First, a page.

Trolls provide motivation for greater regulation
I’ve just returned from a few days in Melbourne. I was looking forward to the Beach Boys 50 Years Concert and some Aussie Rules, but there was no avoiding the cyber safety issue of the week – trolls. As I flew in, the news programmes were reporting that Charlotte Dawson had been admitted to hospital after getting into an online battle with trolls.
“Trolls” is one of those terms that will engender different emotions in different people. Some see them as internet freedom fighters reminding the authorities that the internet will not be tamed. Some see them as an unfortunate but unstoppable bi-product of the internet. Others see them as cowards hiding behind anonymity, protected by weak laws and uncaring service providers.
You don’t have to stand on the side-line of an Aussie rules match to know that Australians are not particularly sensitive souls. That’s why I was surprised by the consistency of the messages across talkback, editorial, and breakfast shows. People wanted more done to prosecute trolls and cyber-bullies.
A UK documentary called the Antisocial network tried to understand what motivated trolls. Perhaps understanding their motivation would help combat the problem. It seems that trolls are just looking for a response. They give a range of justifications for their actions, but in the end they just want to be noticed. It’s a similar explanation for why people post the things they do on social networks generally. More extreme content is more likely to garner a response.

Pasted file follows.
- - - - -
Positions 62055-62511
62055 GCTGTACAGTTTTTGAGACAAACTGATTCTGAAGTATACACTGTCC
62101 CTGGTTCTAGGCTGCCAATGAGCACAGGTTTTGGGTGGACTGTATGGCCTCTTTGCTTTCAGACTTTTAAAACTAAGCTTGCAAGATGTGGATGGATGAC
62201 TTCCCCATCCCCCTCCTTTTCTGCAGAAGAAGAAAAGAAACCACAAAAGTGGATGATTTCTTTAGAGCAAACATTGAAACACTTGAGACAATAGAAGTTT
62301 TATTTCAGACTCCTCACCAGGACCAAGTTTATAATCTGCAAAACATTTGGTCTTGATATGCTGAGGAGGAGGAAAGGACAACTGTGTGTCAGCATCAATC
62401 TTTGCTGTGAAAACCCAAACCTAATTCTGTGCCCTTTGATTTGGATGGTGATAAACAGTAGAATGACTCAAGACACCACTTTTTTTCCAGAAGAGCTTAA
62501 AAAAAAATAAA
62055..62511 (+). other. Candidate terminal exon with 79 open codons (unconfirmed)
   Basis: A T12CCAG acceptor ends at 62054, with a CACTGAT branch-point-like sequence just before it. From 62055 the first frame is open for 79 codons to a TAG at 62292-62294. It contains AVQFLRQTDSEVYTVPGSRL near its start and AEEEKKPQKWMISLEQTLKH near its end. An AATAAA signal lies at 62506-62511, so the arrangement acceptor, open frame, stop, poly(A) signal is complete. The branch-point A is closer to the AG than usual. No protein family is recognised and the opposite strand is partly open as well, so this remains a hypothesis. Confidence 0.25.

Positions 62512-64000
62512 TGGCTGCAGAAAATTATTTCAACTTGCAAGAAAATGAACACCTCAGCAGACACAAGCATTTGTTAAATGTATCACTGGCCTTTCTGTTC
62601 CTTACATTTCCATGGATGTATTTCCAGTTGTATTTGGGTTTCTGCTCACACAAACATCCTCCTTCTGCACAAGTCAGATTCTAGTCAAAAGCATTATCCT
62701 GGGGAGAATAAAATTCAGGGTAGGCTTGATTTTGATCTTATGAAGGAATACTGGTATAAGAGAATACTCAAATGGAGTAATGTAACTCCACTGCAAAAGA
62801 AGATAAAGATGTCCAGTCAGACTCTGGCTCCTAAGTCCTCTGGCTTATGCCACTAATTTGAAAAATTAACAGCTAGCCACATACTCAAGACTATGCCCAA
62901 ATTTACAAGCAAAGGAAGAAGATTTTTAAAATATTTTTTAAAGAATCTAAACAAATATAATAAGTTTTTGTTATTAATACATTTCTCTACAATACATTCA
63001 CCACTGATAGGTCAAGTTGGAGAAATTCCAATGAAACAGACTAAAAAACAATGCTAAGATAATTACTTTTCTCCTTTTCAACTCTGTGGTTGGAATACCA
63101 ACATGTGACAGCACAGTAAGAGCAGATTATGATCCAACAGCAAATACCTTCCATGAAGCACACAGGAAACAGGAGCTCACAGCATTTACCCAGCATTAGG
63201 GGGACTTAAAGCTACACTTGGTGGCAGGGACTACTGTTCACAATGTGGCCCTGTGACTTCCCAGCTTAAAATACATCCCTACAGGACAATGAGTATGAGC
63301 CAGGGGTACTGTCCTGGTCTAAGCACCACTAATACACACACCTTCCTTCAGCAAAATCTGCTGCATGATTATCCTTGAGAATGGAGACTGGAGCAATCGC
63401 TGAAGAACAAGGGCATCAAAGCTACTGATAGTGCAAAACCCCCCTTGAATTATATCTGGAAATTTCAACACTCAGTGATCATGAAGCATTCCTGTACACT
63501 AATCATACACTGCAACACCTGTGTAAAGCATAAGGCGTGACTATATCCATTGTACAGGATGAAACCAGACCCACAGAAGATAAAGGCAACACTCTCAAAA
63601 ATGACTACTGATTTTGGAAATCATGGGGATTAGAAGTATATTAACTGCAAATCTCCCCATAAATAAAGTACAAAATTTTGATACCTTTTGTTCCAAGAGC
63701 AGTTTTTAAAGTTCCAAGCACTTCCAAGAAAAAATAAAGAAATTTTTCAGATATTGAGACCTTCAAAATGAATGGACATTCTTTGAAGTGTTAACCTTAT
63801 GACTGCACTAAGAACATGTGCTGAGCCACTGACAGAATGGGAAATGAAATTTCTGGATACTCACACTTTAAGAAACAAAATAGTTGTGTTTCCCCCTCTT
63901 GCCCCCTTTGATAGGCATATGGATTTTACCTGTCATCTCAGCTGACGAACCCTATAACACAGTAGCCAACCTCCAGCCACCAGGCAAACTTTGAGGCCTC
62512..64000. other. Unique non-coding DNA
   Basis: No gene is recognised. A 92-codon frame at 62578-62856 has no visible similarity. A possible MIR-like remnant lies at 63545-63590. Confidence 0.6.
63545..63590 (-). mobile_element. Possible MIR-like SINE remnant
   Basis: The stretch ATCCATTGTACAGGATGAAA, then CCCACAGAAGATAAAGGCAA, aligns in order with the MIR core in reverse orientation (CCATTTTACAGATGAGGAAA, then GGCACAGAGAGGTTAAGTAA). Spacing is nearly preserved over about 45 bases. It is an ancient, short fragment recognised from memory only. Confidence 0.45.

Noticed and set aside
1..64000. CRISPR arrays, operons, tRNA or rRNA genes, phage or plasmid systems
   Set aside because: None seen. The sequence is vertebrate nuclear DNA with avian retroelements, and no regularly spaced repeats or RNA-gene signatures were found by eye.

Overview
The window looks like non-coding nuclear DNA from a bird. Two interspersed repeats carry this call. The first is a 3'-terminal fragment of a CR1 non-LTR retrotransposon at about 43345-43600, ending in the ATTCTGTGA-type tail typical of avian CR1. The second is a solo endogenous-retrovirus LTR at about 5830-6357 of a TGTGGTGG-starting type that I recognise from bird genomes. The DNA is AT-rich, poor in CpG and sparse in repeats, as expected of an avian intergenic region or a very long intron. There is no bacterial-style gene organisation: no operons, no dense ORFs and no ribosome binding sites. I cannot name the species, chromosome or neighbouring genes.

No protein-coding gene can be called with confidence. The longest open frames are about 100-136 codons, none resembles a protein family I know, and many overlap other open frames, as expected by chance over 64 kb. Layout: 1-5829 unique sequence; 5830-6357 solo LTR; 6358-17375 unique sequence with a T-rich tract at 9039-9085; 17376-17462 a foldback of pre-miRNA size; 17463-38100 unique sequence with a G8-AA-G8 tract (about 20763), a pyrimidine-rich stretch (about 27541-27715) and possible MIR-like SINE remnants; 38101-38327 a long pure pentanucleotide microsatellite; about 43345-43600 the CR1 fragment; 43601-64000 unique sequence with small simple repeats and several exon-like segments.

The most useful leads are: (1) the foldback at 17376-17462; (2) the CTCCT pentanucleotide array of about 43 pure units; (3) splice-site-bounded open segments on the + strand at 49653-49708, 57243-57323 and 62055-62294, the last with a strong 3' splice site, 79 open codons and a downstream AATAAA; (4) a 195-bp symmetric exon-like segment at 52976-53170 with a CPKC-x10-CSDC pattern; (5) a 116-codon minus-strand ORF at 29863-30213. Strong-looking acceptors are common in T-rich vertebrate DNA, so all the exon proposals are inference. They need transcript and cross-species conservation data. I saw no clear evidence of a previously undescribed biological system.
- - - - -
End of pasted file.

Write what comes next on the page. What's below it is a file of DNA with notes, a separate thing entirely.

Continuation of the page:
Charlotte Dawson decided she would take direct action against trolls. The mistake she made was to feed the trolls. You never feed the trolls. She said that she could take any abuse targeted at her, which was a red rad to the trolling bulls. I’m not sure how thick skinned Charlotte Dawson is. There are probably very few people who could brush off a concerted attack from multiple trolls. This is especially true if they include family in their attacks.
You can argue that Charlotte Dawson baited the trolls and seeks publicity. That is not true of the many people who set up RIP sites for lost loved ones which get targeted by “RIP Trolls”. Most reasonable people would say that RIP trolling crosses the line. Truthfully, lots of trolling does.
We have to protect freedom of expression. It would be good if everybody cherished their freedom of expression and exercised it wisely. Sadly they don’t. Trolls are now providing motivation for greater regulation and enforcement online. I’m sure you can target the worst of trolling without impinging on freedom of expression, and that the Harmful Digital Communications proposals would achieve that. But under the sort of pressure I was seeing in Australia, you can expect other jurisdictions to take a less balanced approach.
There’s no point in pretending that all offensive trolls could be prosecuted. Unlike cyber bullies, trolls often have no particular connection to their targets. The cost of unmasking them is high, but a few high profile prosecutions would have an educative effect.
What might also be helpful is greater guidance for social network providers on what should be protected by freedom of expression, and what shouldn’t.